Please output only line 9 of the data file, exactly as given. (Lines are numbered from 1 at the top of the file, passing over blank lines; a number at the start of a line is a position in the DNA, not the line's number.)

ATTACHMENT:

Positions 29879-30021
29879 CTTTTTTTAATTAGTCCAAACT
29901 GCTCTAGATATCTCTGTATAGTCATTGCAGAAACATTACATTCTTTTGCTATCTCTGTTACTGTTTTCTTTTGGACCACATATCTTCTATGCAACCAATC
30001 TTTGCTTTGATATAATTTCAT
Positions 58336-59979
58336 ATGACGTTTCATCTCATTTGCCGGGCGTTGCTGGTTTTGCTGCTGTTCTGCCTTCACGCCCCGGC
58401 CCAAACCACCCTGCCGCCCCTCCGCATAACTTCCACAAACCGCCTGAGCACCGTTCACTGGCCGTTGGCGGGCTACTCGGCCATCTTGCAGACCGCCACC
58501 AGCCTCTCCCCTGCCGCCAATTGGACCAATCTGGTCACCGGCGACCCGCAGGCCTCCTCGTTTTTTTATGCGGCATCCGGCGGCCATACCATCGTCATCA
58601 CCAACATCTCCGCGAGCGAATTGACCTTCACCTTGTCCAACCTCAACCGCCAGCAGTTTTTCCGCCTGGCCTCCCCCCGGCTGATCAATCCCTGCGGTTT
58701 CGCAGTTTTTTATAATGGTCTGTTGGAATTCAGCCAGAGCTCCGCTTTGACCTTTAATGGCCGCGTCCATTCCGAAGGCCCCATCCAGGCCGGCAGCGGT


58601 CCAACATCTCCGCGAGCGAATTGACCTTCACCTTGTCCAACCTCAACCGCCAGCAGTTTTTCCGCCTGGCCTCCCCCCGGCTGATCAATCCCTGCGGTTT